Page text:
Today, and every Ash Wednesday to come in my life, will be the anniversary of the longest one hour I ever spent. And, what’s more, either this year or next will mark the 50th year I attended an early Ash Wednesday service that provided one of my life’s greatest lessons. Back in the day a gaggle of us swells from Ole Miss had descended on what was brazenly called “an adventure” in New Orleans. I’d been to several Mardi Gras before and I knew no matter what happened, it would be a dandy adventure, but what makes The Big Easy so wonderful is that you know what to expect, but you’ll marvel for days over what you find every time.
We departed the university, which is in north Mississippi (some 60-70 miles south of Memphis), early Sunday afternoon, since the first party had already been called for that night in the city’s French Quarter. There were three cars in our group, each driven by a freshman “designate,” and at one point our younger friend ventured, “Let’s put $5 each in a pot and it’ll go to the one of us who kisses the most girls!” Willis, who was sitting up front, shifted his eyes towards Mr. Excitement and in his syrupy drawl told the pup, “Son, don’t embarrass yourself … you riding amongst professionals,” and that sort of set the theme for this road trip.
We soon set up camp at the Hotel Monteleone, where our ace – who we called ‘Kudzu’ because he’d crawl over anything – had phoned ahead and told management we were a Christian singing group, since the churchman’s discount during Mardi Gras Week would save us thousands. The hotel handed out our wrist bands – this to keep the unwanted out during Carnaval – and we were to reconnoitre at the Famous Carousel Bar at 6:30. The Carousel is a huge bar shaped in a circle that rotates. Those on the prowl know each rotation takes 15 minutes, thus at 6:45 we paid our way and eased into heavy foot traffic. Driving during Carnaval is impossible, of course, and the party was not far away – over on Royal Street – at the ever-popular Court of Two Sisters.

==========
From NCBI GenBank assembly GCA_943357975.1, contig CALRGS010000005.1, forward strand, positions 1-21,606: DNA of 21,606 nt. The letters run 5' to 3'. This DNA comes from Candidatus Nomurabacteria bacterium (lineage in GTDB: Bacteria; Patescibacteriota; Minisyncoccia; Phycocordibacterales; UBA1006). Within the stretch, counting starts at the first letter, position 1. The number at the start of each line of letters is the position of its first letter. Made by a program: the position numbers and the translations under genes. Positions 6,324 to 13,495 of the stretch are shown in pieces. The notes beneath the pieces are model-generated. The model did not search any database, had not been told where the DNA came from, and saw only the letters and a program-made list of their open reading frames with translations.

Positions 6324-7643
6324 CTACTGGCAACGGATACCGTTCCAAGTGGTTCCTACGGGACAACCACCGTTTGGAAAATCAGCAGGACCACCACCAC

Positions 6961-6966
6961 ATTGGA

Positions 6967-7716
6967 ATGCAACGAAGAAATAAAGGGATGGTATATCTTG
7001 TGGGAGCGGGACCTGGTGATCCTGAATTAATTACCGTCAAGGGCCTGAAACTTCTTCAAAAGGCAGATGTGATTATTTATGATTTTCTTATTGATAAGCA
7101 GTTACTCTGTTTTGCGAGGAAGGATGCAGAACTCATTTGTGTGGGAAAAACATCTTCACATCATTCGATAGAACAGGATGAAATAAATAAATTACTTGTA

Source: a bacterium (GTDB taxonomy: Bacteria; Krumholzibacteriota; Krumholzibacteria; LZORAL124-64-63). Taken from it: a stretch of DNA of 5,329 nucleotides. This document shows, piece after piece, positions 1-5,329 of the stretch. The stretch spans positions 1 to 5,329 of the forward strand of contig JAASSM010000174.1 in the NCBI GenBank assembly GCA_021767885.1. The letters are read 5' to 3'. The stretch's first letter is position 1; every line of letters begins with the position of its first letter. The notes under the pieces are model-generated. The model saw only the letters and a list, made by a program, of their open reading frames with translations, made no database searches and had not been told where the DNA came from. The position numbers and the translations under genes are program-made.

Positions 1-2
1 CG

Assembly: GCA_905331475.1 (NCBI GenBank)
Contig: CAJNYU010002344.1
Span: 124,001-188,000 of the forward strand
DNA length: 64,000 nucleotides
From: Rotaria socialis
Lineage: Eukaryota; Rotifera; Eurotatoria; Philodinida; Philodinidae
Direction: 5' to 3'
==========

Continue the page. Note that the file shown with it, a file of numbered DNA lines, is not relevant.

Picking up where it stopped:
Let me interject this: a carnival is a place where you walk on sawdust and eat cotton candy. Carnaval is the celebration that precedes Lent, a hallowed Christian time that lasts 40 days, from the stroke of midnight on Fat Tuesday – which was yesterday – until Good Friday and Easter. A “carni-vil” is Ferris wheels … a “carna-VAL” is so completely different and divine it is a very delicious time in life for believers in Jesus Christ. Actually, the word "Carnaval" likely originates from the Latin term "carne levare," or "to remove meat." On the day before Ash Wednesday (Mardi Gras or "Fat Tuesday,") many Catholics would eat all of the meat and fat in their home and would hold these huge and joyous parties in the streets as one last celebration before the penitential Lenten season would begin.
When I was growing up, many Catholic families would not eat meat at certain times during Lent and would only eat fish on Fridays. So the idea is to party extra hard on Fat Tuesday, believed to be your very last chance before facing 40 days of somber penitence prior to The Holy Week. Mardi Gras is also known for its beautiful masks and bright colors. This is very purposeful and beautiful in itself. The masks are so “all social classes can disguise themselves, joyfully congregate, and forget their usual tribulations.” The reason I know this is because it is “ammo” for your conversation with pretty girls for the next three days. Beautiful women are drawn to intellect as a moth is to a flame, so to speak.